The big draws on opening night of the sold-out We Fest were Alan Jackson and Carrie Underwood.
“We’ve played festivals all over the world,” said We regular Jackson, who was unusually talkative and quite spirited, “and this is one of the best ones.”
American Idol champ Underwood may have the biggest selling country album of the past two years, but she received the most enthusiastic crowd reaction with a cover of Guns ’N Roses’ “Sweet Child o’ Mine.” She also did well-received versions of hits by Skid Row and the Pretenders, as well as her new single, “So Small.”
We Fest had an unexpected Idol moment when Bucky Covington did an unadvertised five-song cameo during Sawyer Brown’s set. Mark Miller produced Covington’s best-selling debut. The newcomer did a goofy impression of Miller’s dancing and later made a big impression with some fans by making a late-night visit to the VIP campgrounds (though he didn’t create the kind of commotion that Big & Rich and Rascal Flatts did last year when they partied with campers).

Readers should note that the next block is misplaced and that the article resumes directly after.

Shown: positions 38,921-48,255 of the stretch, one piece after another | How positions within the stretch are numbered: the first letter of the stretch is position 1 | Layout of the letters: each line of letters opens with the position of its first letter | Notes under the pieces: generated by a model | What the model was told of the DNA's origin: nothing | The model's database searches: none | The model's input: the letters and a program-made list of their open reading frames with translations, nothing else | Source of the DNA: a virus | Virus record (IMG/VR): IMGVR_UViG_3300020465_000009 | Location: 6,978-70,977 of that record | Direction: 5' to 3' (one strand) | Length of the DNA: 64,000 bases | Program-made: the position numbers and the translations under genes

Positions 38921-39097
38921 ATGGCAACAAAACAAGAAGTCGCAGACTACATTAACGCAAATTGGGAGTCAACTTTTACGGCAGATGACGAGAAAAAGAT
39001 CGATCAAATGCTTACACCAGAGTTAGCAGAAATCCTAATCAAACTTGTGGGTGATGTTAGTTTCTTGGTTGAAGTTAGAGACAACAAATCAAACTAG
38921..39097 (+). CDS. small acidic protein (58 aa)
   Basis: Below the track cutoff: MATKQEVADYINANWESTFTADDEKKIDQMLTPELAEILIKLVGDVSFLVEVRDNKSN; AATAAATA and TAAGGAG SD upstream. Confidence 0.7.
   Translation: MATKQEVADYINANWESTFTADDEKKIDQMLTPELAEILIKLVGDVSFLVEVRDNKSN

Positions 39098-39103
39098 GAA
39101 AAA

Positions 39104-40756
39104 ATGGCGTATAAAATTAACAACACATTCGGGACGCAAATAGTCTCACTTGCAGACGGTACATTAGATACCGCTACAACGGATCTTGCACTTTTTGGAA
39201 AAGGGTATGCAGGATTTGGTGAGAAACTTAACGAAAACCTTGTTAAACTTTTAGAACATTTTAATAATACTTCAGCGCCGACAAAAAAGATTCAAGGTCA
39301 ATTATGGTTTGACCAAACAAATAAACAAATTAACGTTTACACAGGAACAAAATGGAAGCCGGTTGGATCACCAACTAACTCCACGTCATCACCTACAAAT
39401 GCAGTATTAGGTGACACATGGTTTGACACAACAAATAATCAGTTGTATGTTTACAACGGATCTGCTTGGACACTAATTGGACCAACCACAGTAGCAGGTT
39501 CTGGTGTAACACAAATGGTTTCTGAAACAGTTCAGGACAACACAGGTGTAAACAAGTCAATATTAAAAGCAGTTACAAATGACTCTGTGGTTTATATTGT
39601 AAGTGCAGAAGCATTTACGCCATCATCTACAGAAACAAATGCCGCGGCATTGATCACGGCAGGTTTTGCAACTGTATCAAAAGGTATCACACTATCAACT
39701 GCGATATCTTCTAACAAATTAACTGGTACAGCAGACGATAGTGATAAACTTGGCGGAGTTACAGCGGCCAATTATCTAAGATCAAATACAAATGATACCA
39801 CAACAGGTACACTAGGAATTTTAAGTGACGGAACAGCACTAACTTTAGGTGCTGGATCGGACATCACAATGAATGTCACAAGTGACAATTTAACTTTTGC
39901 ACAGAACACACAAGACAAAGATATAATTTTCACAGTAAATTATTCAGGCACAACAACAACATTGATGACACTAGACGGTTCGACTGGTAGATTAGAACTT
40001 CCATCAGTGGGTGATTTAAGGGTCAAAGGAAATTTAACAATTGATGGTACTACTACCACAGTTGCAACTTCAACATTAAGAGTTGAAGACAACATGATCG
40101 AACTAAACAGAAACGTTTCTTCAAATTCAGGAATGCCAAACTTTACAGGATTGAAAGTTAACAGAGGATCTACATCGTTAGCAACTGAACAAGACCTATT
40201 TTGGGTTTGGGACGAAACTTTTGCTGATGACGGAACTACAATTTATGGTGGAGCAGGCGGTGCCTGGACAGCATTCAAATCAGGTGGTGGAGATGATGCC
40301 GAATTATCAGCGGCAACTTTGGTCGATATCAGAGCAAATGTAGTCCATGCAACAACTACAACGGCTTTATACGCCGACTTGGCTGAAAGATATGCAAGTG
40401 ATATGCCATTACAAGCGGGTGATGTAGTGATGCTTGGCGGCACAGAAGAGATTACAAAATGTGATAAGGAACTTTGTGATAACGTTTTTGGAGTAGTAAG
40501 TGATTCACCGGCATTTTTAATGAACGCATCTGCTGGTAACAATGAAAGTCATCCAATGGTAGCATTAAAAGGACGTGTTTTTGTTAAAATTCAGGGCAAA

Sawyer Brown made its record-setting ninth appearance at We Fest as did John Anderson. So if anyone knows the We Fest, it’s Sawyer Brown’s Mark Miller and Hobie Hubbard.
“This is the first festival of this size we ever played, and it set the bar pretty high,” Hubbard said. “It was like playing to an audience seven times the size of our hometown.”
Miller added, “This is the mack daddy. Most of the other festivals sprung up because of the success of this.”
Editor’s note: Jon Bream, longtime music critic for the Minneapolis Star Tribune, covered the first We Fest in 1983.